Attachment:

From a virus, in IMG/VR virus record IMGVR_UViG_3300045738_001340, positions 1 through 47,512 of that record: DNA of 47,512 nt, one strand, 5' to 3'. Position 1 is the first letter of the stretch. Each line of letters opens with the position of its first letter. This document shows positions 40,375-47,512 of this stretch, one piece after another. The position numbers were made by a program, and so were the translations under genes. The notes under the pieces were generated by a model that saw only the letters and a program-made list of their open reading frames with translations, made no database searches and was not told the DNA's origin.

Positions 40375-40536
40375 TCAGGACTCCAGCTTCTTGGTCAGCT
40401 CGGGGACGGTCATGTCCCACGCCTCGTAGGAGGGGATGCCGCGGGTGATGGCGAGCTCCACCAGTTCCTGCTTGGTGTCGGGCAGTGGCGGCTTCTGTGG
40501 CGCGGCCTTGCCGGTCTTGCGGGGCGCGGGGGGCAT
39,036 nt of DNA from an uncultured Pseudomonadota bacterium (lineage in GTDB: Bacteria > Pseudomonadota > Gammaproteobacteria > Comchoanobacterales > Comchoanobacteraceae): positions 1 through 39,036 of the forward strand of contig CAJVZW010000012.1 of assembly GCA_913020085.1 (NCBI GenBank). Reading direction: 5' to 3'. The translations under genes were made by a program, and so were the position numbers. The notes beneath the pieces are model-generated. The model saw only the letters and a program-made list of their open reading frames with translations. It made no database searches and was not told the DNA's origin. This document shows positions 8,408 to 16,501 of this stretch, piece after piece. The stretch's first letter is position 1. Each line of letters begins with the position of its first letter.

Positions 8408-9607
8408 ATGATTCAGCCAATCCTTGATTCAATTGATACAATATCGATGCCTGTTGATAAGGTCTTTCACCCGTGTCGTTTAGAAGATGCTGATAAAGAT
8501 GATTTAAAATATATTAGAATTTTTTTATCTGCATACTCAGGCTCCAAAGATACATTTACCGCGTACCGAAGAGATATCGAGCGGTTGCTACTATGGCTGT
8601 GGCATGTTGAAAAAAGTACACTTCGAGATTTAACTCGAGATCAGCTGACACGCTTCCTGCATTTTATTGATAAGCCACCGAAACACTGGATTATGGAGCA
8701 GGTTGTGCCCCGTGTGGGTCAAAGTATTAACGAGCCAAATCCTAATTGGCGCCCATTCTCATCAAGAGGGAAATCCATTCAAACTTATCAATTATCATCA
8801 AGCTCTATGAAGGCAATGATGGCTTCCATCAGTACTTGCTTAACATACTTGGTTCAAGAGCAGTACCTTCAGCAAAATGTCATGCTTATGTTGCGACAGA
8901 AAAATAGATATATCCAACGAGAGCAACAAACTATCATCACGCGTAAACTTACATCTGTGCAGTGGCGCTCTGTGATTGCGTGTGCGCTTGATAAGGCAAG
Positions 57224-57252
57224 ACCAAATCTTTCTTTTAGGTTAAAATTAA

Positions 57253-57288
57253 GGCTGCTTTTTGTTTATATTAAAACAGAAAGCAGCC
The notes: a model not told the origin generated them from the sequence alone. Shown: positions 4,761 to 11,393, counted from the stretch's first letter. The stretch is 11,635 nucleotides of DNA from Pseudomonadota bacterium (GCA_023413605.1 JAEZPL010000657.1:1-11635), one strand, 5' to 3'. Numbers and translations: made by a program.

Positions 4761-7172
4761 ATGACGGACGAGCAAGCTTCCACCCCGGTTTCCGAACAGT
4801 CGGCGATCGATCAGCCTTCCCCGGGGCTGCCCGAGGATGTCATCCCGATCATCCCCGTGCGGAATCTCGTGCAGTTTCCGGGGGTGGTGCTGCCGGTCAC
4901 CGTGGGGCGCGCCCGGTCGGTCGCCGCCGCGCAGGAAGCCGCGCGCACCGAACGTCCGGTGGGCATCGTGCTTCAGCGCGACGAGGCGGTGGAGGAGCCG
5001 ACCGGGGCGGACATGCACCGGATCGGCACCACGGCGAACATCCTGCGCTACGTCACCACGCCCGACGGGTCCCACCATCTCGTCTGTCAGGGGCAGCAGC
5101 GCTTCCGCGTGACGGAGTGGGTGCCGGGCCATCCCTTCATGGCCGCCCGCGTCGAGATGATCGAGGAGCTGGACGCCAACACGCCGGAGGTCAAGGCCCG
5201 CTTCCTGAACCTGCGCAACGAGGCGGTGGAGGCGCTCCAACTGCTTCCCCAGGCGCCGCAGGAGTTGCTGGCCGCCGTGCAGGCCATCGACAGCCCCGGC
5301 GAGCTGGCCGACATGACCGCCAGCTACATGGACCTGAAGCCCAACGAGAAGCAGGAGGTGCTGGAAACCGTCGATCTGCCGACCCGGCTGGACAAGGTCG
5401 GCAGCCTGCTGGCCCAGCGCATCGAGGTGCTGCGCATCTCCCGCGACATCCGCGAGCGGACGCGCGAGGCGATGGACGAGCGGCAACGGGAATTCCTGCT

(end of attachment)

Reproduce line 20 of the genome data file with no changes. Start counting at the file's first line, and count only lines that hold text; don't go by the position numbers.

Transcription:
4761 ATGACGGACGAGCAAGCTTCCACCCCGGTTTCCGAACAGT